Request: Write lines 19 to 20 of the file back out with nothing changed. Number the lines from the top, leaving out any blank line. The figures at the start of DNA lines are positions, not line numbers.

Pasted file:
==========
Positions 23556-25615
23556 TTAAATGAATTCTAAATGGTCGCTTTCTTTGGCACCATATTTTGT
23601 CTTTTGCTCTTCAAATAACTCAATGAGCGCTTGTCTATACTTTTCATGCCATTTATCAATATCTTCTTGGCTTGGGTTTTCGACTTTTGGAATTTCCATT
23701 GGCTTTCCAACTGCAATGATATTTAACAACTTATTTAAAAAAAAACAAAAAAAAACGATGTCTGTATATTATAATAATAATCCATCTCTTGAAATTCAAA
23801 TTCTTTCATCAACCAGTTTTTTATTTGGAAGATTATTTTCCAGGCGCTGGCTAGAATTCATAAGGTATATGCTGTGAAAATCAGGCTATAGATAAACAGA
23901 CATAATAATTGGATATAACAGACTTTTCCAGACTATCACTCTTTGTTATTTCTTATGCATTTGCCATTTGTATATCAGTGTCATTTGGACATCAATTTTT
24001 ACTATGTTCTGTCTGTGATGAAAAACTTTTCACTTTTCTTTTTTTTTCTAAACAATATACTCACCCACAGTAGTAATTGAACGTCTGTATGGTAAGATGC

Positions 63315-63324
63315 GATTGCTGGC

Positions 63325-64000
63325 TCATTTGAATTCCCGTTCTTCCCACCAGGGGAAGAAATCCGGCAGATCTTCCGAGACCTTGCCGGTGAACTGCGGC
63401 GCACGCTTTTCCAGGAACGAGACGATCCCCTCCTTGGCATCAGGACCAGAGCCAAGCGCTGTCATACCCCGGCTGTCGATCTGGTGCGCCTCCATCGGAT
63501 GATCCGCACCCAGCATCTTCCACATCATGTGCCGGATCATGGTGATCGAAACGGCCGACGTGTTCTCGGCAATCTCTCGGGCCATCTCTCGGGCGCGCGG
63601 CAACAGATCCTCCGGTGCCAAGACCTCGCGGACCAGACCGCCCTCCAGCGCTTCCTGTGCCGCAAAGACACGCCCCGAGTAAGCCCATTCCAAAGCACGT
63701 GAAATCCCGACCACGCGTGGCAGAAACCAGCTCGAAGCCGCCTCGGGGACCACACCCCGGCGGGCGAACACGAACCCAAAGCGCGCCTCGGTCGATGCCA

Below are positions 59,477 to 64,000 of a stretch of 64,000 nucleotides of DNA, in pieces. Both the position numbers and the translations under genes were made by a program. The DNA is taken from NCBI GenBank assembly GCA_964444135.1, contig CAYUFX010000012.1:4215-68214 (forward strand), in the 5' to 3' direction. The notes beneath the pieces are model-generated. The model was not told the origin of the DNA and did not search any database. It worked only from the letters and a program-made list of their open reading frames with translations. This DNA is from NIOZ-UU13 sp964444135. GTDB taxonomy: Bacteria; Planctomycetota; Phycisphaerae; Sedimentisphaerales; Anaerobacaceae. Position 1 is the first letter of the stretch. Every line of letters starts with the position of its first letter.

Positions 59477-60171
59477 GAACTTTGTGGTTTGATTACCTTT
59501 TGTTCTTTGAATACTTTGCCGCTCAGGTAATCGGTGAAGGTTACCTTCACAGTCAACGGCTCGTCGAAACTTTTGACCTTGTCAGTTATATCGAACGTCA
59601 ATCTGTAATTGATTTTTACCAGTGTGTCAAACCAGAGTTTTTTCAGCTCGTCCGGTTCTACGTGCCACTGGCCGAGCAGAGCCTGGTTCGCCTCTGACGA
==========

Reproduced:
59501 TGTTCTTTGAATACTTTGCCGCTCAGGTAATCGGTGAAGGTTACCTTCACAGTCAACGGCTCGTCGAAACTTTTGACCTTGTCAGTTATATCGAACGTCA
59601 ATCTGTAATTGATTTTTACCAGTGTGTCAAACCAGAGTTTTTTCAGCTCGTCCGGTTCTACGTGCCACTGGCCGAGCAGAGCCTGGTTCGCCTCTGACGA